What Our
Children Are Learning
You probably remember studying "arithmetic" adding,
subtracting, multiplying, and dividing when you were in elementary school. Now, children
are starting right away to learn about the broad ideas associated with math, including
problem solving, communicating mathematically, reasoning, and number sense. Listed below
are a few of the key mathematical concepts that appear in elementary school math books and
classroom instruction today.
 Algebra: Algebra is a generalization of arithmetic in which
letters of the alphabet represent numbers or a specified set of numbers, and are related
by operations that hold for all numbers in the set. Children use algebra when they solve
problems like 4+o = 7, with letters replacing the box as children get older.
Arithmetic: Arithmetic is the knowledge and the ability to
add, subtract, multiply, and divide whole numbers and fractions. For example: 5+1, 105,
6x2, 3÷12, and ¾ + ½.
Calculus: Calculus is about how quantities change. By
understanding calculus, people can use math to make predictions about things that change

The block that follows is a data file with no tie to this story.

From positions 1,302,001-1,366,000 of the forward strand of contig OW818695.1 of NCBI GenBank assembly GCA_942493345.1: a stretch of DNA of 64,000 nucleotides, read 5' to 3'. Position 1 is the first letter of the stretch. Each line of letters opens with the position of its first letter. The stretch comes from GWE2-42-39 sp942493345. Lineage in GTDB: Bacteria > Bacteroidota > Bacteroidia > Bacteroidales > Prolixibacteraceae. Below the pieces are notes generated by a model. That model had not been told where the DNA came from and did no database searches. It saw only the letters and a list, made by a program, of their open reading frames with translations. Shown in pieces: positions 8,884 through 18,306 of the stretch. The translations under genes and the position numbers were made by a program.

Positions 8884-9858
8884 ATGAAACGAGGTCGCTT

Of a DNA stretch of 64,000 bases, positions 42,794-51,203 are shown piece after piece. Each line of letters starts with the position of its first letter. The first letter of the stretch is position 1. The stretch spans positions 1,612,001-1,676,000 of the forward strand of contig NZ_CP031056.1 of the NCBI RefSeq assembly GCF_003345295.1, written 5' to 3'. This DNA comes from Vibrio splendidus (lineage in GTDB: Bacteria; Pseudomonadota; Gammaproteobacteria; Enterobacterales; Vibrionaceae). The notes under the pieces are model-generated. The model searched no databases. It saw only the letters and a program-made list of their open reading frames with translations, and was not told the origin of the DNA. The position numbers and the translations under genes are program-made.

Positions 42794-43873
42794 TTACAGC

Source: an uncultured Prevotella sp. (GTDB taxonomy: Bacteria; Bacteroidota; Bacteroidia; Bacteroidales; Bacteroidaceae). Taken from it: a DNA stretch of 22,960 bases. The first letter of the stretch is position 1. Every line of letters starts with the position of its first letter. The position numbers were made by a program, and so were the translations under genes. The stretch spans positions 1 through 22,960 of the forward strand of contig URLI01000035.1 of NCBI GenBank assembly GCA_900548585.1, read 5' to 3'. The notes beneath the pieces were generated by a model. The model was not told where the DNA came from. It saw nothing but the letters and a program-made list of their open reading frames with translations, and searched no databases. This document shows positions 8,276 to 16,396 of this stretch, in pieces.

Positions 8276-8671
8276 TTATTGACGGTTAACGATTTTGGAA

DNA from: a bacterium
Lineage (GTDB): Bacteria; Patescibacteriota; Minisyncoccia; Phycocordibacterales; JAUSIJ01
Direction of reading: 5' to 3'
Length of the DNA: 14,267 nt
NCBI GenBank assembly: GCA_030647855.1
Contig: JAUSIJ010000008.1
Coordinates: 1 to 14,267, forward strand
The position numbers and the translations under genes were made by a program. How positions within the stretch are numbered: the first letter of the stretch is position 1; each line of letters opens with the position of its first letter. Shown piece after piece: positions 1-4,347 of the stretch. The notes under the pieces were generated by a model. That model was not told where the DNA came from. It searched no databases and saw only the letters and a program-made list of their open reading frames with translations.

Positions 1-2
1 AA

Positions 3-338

over time.
Estimation: Estimation is the act of approximating or
guessing the number value of something. We use estimation regularly to determine such
things as how many, how heavy, and how full. Being a good estimator also helps children
know if answers on calculators or other computergenerated data make sense.
Geometry and spatial sense: Geometry begins with children
recognizing shapes by their characteristics and extends to their being able to use
formulas and algebra to determine important details about each shape. For example, a= ½
(bxh) is the formula for determining the area of a triangle.
Measurement: Measurement is determining the lengths, areas,
volume, time, and other quantities. Children need to know common units of measure such as
inches or kilograms and how to use measurement tools.
Number sense: Number sense is understanding the relative
sizes of numbers and how to use them, whether doing arithmetic, estimation, measurement,
or classification.
Probability: Probability is determining the likelihood that
something will happen, often expressed as a fraction or a ratio1 in 10, 1/10.
Statistics: Statistics is the collection and analysis of
numerical data. Taking a census and counting people is a statistical activity.